The Phony Campaign

2008-02-22 Update

Big changes as Obama springs into the lead in phony hits, as well as everywhere else:

Query StringHit CountChange Since
"Barack Obama" phony530,000+366,000
"Mike Huckabee" phony248,000+139,000
"Hillary Clinton" phony228,000+21,000
"John McCain" phony179,000+20,000

In phony-related campaign news:

  • We all know that candidate websites are kind of phony, but William Jackson of Government Computer News discovers that misspelling a URL can send web surfers into an entirely new realm of phoniness, as he reports on a recent talk given by Oliver Friedrichs, director of emerging technology at Symantec Security Response:
    Hundreds of Internet domains have been registered based on variations of legitimate campaign Web site domain names, creating the possibility of confusion, misinformation, illicit profit or hacking. They also could be used to intercept misdirected e-mail, Friedrichs said. "This is really scary."
    Scary, Oliver? I'll give you scary: President Hillary Clinton! Boo!

  • Why is Senator Obama riding so high all of a sudden? It could be just a glitch. Or more people might be feeling the same way as young Ben Shapiro:
    At no less than six of Obama's recent rallies, fans have reportedly fainted. Those incidents were caught on video or audio. In each, Obama -- who never even thinks to put down the microphone or ask a campaign aide to take care of the matter -- narrates to the crowd as medical volunteers show up to minister to the stricken. In two of the videos, he picks up a bottle of water and offers it to the poor, overcome admirers.

    I don't mean to suggest that all this is staged. I'm saying it straight out: It's staged. Obama is supposedly Mr. Authentic -- the man who naturally radiates charisma and magnetic charm. His pheromones are so powerful they strike unwitting audience members into a stupor. He's the Beatles. He's Elvis. More than anything, he's the new JFK, a young, vibrant leader who will lead America into a bright new future.


    A strong charge from Mr. Shapiro! Maybe the New York Times will put its crack investigatory team on it! Based on the Times' current practice, this should happen in 2016 or so.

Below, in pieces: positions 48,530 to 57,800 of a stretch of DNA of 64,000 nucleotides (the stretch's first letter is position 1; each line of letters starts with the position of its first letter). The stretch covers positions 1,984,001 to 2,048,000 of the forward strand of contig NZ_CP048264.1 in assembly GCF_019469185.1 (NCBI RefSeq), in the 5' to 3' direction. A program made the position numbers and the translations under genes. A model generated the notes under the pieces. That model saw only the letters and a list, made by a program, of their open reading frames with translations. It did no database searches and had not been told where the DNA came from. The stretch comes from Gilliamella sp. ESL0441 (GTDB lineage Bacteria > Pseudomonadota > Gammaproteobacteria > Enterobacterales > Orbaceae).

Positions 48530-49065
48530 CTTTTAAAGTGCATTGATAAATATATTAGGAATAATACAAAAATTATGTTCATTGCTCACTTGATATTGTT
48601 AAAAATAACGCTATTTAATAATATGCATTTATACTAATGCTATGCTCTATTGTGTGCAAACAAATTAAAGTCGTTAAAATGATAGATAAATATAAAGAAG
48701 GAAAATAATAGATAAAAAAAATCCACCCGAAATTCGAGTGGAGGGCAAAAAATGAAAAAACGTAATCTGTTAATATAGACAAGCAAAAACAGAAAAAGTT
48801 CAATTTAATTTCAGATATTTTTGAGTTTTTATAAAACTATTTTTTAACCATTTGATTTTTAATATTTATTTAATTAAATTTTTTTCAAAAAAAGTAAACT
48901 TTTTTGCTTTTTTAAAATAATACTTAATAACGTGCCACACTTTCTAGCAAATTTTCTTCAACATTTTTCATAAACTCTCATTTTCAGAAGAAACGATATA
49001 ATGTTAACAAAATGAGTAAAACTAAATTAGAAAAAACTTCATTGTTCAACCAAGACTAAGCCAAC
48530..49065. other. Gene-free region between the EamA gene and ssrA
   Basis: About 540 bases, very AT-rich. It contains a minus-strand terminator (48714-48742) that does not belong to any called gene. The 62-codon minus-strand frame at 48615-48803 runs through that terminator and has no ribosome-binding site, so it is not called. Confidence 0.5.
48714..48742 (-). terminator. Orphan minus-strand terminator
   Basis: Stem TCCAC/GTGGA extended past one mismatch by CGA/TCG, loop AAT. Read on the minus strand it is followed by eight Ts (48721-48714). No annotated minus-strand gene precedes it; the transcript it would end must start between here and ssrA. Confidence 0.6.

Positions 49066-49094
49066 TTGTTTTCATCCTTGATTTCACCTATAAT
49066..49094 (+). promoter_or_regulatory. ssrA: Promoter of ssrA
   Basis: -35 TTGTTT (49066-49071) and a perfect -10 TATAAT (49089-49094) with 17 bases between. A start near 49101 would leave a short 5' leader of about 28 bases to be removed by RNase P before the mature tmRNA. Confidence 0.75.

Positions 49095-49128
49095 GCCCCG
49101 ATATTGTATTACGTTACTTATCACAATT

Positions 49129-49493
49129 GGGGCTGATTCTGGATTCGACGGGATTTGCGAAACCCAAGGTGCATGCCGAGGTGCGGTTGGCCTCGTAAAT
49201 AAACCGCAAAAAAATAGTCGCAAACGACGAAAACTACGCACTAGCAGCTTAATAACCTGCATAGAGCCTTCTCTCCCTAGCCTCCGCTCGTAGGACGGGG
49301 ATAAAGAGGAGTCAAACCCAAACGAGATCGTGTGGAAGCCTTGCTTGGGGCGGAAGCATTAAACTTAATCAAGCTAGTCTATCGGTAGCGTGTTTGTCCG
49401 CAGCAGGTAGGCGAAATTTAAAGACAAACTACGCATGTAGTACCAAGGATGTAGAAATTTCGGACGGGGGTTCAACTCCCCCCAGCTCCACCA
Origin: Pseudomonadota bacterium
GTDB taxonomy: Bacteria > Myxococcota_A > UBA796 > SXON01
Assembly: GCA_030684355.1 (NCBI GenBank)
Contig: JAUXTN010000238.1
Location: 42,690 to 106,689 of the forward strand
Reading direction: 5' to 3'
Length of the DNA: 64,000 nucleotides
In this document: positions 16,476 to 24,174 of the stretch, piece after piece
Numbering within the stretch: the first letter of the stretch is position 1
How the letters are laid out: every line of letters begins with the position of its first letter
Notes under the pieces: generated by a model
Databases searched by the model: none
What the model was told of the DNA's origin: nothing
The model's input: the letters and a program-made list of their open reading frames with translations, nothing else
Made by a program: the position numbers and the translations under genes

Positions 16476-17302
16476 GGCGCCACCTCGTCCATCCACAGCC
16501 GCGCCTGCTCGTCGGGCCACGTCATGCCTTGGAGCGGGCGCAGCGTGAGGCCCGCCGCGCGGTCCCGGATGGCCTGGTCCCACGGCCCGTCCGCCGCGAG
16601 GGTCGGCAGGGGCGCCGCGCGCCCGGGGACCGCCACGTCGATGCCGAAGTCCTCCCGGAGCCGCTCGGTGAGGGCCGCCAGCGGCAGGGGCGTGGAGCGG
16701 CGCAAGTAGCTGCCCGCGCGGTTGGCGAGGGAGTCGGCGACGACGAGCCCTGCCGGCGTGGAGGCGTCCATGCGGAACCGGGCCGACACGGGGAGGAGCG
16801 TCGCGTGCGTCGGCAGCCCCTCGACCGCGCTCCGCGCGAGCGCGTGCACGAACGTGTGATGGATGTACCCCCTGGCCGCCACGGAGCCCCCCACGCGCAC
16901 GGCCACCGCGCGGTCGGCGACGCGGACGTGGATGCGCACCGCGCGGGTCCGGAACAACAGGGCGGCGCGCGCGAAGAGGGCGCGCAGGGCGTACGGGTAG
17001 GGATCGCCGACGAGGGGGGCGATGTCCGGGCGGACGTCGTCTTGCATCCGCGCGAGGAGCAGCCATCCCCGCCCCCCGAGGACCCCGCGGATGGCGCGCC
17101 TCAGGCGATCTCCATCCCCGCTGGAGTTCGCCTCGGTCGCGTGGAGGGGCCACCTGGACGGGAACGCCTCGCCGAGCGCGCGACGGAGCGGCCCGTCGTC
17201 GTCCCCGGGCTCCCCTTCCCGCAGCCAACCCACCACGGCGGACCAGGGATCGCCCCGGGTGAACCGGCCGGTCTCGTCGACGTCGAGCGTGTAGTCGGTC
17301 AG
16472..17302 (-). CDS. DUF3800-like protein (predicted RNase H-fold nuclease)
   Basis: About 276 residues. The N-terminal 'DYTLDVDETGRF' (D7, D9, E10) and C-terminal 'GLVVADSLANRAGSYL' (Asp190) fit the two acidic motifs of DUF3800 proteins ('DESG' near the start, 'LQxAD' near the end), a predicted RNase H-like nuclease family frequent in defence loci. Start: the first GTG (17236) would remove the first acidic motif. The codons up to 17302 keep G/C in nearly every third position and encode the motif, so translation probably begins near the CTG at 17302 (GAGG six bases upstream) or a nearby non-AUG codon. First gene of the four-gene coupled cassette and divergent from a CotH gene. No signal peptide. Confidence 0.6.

• Of course, there's the latest attempt from Hillary in last evening's debate to try to find some kind of Obama-bashing strategy that won't seem stupid or mean:
    She looked to score with a canned putdown of Obama when a question arose over whether Obama had too liberally borrowed others' words for his arena-packing speeches.

    "Lifting whole passages from someone else's speeches is not change you can believe in - it's change you can Xerox," zinged Clinton.

    Unfortunately for Senator Clinton, the Texas crowed booed this.

  • Also unfortunately for Senator Clinton, Daniel Drezner was listening to the debate, and he has a really good memory:
    Hillary Clinton, later on in the same debate: "You know, the hits I've taken in life are nothing compared to what goes on every single day in the lives of people across our country."

    Jack Stanton speech, in Primary Colors (New York: Random House, 1996), p. 162: "Y'know, I've taken some hits in this campaign. It hasn't been easy for me, or my family. It hasn't been fair, but it hasn't been anything compared to the hits a lot of you take every day."

    This turns out to have probably been further, um, borrowed, from Bill Clinton's 1992 campaign. Does that make it more phony, or less?

Last Modified 2014-12-01 10:16 AM EST

License to Wed

[Amazon Link] [1.5
stars] [IMDb Link]

I'm being very generous in awarding License to Wed the same number of stars as the number of times I laughed while watching. Half star because I was laughing at something else.

The idea is that Ben (played by John Krasinski from the sitcom The Office) and Sadie (Mandy Moore) are engaged, and she's got her heart set on getting married in her family's local church. But to accomplish this, they must first pass a marriage prep course from Hell, given by the church's unorthodox pastor, Reverend Frank, played by Robin Williams.

What's wrong with the movie? Just about everything, although I imagine it could have been worse if the cast were picked up off random Hollywood street corners. The characters aren't interesting, likeable, or believable. Nothing they do onscreen is character-driven, probably because they have no character. Given the premise, everything is predictable and unimaginative.

It got an 8% on the Tomatometer. I should have listened. The end credits include outtakes involving various cast members dissolving in fits of uncontrollable laughter, which probably means that everything not in the movie was funnier than what was left it. Ironic.

Here's a game for movie fans: what was the last non-animated Robin Williams movie you liked? IMDB makes it easy for you to check. For me, it was Jumanji.

Last Modified 2012-10-14 10:12 AM EST